While Enbridge (NYSE:ENB) and Williams Partners (NYSE: WPZ) both operate energy infrastructure assets like pipelines, these companies are quite different otherwise. For starters, Williams Partners is a natural gas pipeline-focused master limited partnership (MLP) controlled by Williams Companies (NYSE:WMB) while Enbridge is a corporation that operates the world's longest oil pipeline system and it manages several MLPs. That difference in corporate structure is one reason Williams currently yields 6.2% while Enbridge's payout is 4.7%. That higher yield might tilt the scale for some income-focused investors.

That said, there are several other key differences between the two, ranging from their financial profiles to growth prospects to valuation, that make the choice between these two less obvious.

A burst of sunlight shining on a pipeline.

Image source: Getty Images.

The metrics that matter

Often, income-focused investors get mesmerized by current yields and use them as the primary deciding factor in picking stocks. However, what's more important to consider is whether those payouts are sustainable, and the likelihood a company will be able to increase them in the coming years. To determine those answers, we need to drill down a bit deeper. Here's how these two businesses compare:


Credit Rating

Debt-to-Adjusted EBITDA Ratio

Projected 2017 Dividend Payout Ratio

% of cash flow fee-based or regulated

Dividend growth forecast

Williams Partners


4.5 times

1.17 times


5% to 7% annual growth



6.2 times

2.0 times


10% to 12% annual growth through 2024

Data source: Enbridge and Williams Partners. EBITDA=earnings before interest, taxes, depreciation, and amortization.

As the chart shows, Enbridge has a slightly better credit rating despite having a much higher leverage ratio. There are several reasons for this. First, Enbridge is in the midst of a major expansion phase that will see the company complete a whopping 13 billion Canadian dollars ($10.5 billion) of capital projects this year alone, and a total of CA$31 billion ($25 billion) worth by 2020. As those projects enter service, they'll supply the company with the incremental earnings to push leverage below its 5.0 times target by 2019. Another factor that plays a role in Enbridge's higher credit rating is its greater dividend coverage, which provides it with excess cash to help finance some of those expansion projects. Finally, while Williams Partners' leverage ratio is lower, when it's combined with the debt of Williams Companies, the consolidated ratio is 5.25 times.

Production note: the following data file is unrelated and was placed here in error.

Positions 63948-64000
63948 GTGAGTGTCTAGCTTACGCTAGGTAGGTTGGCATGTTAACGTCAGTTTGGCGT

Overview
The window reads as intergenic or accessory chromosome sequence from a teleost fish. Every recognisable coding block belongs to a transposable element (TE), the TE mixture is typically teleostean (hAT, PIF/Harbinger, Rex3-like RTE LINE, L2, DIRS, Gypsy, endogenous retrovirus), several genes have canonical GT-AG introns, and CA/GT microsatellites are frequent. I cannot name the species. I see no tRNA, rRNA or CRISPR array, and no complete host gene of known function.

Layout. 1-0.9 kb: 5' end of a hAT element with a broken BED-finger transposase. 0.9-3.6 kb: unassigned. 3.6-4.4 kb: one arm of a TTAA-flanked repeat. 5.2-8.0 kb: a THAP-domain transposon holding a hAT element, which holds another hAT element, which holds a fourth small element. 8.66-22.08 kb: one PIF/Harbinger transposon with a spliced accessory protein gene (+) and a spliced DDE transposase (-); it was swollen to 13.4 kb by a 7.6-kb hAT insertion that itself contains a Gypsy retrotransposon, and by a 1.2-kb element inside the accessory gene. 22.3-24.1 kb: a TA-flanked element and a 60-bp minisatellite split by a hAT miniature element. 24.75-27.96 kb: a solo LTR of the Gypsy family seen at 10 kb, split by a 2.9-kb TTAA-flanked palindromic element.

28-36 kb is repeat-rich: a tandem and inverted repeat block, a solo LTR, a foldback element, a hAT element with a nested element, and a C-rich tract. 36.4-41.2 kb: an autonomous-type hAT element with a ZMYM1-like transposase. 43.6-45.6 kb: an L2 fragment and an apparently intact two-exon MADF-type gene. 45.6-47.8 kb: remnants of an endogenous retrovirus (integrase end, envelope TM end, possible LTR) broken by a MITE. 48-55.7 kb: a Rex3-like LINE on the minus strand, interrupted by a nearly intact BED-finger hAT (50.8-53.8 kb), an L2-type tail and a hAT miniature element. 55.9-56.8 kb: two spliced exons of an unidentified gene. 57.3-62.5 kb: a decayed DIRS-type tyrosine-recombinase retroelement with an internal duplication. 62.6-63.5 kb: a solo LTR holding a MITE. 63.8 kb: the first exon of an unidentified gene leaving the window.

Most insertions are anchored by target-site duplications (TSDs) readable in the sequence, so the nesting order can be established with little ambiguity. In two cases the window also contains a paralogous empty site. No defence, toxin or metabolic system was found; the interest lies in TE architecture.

The two also diverge widely on their projected dividend growth rates. Williams Partners anticipates increasing its payout by 5% to 7% annually over the next couple of years as its current slate of expansion projects enter service. Enbridge, on the other hand, expects to increase its payout at nearly twice that rate because it has a much larger and more visible series of projects coming down the pike. That positions the company to deliver a total annual return of 16% when adding its current yield with the midpoint of its dividend growth forecast while Williams Partners is on pace for about a 12% annual total return.

Cheaper growth

Typically, if a company is growing faster than its rivals, it would trade at a premium valuation, but that's not necessarily the case with Enbridge:


Enterprise Value to EBITDA Ratio

Price to Distributable Cash Flow Ratio




Williams Partners



Data source: Enbridge and Williams Partners.

As the table shows, Enbridge's higher leverage ratio skews things a bit on the EV-to-EBITDA ratio since it has a larger proportional enterprise value. That said, when looking at things on a cash flow basis, it currently gets a much cheaper valuation. Because of that, investors have the potential to earn an even greater total return should Enbridge eventually revert closer to a mid-teens multiple, the neighborhood where Williams and other pipeline companies currently trade.

Less income now for a higher return later

Williams Partners offers investors a low-risk way to earn a high yield, with a payout that should increase by mid-single-digit percentages over the next few years. However, unless an investor needs that larger income stream in the near term, Enbridge is the better choice because it has the potential to produce much higher total returns over the long haul. That greater upside, at a cheaper valuation no less, makes it the better buy of the two in my opinion.